• Trees for Bees Trust

Working with Willows – Part II managing invasiveness

By Drs Linda Newstrom-Lloyd, Angus McPherson and Trevor Jones

Part I of the Working with Willows series, provided by the Trees for Bees Research Trust, saw us explore the best willows to plant. This month, part II sees Drs Linda Newstrom-Lloyd, Angus McPherson and Trevor Jones explain that, while willows are excellent bee forage sources, they must be managed appropriately. This article provides some of the basics of preventing willows from unwanted spread. Readers are advised to attain more regionally specific information from their local council.

Figure 1. Salix nigra catkin showing the male anthers containing pollen. The bee is packing the pollen in the corbicula on its hind legs. Photo: Trees for Bees Research Trust.

Regional councils have been removing the most invasive willows from riverbanks and wetlands particularly the crack willow (Salix x fragilis) and grey willow (S. cinerea) because they spread rapidly and obstruct water flow. These two species are prohibited by the National Plant Pest Accord and so can’t be propagated, distributed and sold in New Zealand.

Crack willow does not produce seed, because only male trees are present, but it has become a serious weed because its brittle branches readily break off, flow downstream and resprout far afield. Grey willow produces huge quantities of seeds that cause widespread invasiveness, because both male and female grey willow trees have been naturalised.

Other willows have not caused such serious problems. To avoid problems of invasiveness, it is best practice to only plant non-brittle male willow trees along river and stream banks. These will not produce seed and spread, and the flowering catkins of male trees will produce both pollen and nectar for bees.

Suitable willows for river and stream bank planting, include the tree willows: Salix alba and S. matsudana × alba; and the shrub willows: S. appenina, S. purpurea, S. viminalis, S. x dichroa, S. x forbyana, and S. x reichardtii. Out of this list of willow species for streams, Trees for Bees has selected the best male genotypes that produce the most pollen. See the list of 26 best genotypes in Table 1 of the previous Apiarist’s Advocate (August 2021, pg 21-24) and in the online publication ‘Winning with Willows’ at www.treesforbeesnz.org/how-to-plant-guides.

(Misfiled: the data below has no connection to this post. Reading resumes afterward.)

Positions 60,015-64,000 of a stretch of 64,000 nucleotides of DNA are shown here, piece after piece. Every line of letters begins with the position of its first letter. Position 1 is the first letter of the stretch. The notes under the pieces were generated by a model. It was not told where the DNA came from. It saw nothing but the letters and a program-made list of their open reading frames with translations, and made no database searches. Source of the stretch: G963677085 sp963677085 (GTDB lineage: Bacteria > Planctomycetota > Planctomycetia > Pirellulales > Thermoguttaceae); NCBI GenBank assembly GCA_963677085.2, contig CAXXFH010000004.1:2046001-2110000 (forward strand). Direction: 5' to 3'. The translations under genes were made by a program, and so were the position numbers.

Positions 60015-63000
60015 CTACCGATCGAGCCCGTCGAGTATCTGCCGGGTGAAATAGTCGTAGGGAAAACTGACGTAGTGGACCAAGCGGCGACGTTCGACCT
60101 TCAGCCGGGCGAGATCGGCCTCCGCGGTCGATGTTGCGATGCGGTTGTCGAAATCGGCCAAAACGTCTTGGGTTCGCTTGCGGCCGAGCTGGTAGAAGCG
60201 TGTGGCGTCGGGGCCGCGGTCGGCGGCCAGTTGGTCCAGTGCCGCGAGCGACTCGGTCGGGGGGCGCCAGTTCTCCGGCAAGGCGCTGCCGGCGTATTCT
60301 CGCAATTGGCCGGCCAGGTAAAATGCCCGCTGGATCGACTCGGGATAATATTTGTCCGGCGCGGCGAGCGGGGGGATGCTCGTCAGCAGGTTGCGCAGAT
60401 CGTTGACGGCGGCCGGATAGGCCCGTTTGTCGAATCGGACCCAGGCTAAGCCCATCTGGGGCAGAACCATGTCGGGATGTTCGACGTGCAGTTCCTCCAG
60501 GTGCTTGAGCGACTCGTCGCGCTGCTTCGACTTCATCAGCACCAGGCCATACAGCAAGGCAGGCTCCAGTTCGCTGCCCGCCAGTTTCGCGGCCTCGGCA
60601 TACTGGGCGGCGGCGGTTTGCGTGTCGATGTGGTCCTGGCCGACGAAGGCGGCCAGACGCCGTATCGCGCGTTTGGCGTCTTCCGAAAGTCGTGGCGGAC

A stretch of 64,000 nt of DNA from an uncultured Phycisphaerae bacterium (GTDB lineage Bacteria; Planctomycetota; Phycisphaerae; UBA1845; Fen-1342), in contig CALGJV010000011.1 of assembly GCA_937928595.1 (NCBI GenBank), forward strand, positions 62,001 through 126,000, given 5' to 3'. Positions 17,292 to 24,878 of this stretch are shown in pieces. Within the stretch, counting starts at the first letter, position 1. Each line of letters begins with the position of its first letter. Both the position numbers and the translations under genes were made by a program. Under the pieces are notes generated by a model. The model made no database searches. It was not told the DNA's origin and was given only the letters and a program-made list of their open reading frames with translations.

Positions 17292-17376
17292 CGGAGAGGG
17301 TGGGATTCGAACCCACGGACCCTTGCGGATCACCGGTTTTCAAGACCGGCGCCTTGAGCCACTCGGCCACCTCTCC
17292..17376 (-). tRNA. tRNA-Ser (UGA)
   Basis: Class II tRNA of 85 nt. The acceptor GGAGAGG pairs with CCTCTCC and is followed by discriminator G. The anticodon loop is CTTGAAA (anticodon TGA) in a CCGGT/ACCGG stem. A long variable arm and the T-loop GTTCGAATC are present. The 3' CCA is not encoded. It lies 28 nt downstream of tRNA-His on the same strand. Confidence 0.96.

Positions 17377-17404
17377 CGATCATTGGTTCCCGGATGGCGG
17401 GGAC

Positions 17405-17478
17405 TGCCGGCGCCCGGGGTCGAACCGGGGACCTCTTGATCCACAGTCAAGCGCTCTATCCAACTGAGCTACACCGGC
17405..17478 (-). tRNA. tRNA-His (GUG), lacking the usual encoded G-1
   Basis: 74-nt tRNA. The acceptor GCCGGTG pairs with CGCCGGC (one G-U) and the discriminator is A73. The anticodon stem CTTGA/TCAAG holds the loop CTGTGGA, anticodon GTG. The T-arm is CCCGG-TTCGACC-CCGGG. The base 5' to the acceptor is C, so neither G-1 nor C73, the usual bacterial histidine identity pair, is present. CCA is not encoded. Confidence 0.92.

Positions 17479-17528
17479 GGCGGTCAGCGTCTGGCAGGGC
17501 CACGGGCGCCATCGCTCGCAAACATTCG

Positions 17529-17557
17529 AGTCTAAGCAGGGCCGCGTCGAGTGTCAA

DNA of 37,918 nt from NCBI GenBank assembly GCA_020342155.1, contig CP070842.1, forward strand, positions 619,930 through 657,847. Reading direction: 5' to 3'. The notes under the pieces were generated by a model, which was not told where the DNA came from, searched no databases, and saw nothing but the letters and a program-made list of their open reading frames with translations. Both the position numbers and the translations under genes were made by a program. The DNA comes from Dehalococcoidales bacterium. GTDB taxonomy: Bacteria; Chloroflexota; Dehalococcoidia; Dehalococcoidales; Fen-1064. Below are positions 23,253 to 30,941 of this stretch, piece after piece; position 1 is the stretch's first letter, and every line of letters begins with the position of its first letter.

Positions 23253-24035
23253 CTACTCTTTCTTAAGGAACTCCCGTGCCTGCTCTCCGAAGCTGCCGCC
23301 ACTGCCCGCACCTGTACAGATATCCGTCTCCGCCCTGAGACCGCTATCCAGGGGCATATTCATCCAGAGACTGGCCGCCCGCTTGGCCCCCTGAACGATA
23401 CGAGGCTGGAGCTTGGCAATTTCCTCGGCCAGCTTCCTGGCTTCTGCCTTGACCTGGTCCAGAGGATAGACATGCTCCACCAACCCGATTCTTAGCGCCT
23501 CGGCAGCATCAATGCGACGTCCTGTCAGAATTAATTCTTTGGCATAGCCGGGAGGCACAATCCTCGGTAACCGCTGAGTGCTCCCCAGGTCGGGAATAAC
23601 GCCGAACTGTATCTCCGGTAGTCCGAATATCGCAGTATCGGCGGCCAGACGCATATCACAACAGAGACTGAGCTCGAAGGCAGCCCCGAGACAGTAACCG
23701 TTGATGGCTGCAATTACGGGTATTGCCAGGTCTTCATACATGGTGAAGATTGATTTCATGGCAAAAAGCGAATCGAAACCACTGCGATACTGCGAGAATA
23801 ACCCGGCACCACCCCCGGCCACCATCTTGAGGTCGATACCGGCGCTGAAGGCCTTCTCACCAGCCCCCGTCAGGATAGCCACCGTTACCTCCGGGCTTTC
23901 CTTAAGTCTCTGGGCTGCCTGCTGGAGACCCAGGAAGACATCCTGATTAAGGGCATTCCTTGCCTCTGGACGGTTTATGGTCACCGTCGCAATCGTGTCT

A great diversity of willows is available in New Zealand. Some willows are already fully naturalised such as S. alba, S. purpurea and S. x reichardtii and they have both male and female trees in the country. Other willows with both male and female trees are, so far, only found in cultivation, such as S. caprea, S. eriocephala, S. nigra, S. pentandra and some hybrids. The male trees of some of these underutilised willows are well worth planting, especially S. nigra, a large tree with copious pollen production (Figure 1). If they are carefully watched any weed problems can be mitigated.

Sources of willows for Planting

Many willows are available through the nursery trade and from regional councils. These agencies can provide stakes, poles, rooted cuttings, and potted trees. If you have existing suitable willows on your land, they are easy to propagate from cuttings (40-60 cm) or stakes (100-150 cm) and planted where stock are excluded. For more information on availability of genotypes and how to propagate willows contact https://www.poplarandwillow.org.nz/nurseries

Figure 2. Salix x forbyana showing the female ovary and pistil with branched stigmas. The bee is collecting nectar and. T there is no pollen produced on female flowers. Photo: Trees for Bees Research Trust.

Trees for Bees NZ, Landcare Research, and Plant & Food Research have developed a willow identification key [https://treesforbeesnz.org/onlinetools] so that landowners can identify which willow species are already growing on their property. This will help you to assess any potential weed risks in consultation with your regional council representatives. Male willow trees can be recognised by the pollen in their catkins (Figure 1) and female willow trees by the ovary and stigma in their catkins (Figure 2). Since willows can easily spread too much in certain situations, it is best to consult with experts to be sure that you choose the right bee forage willow for the right situation on your farm.


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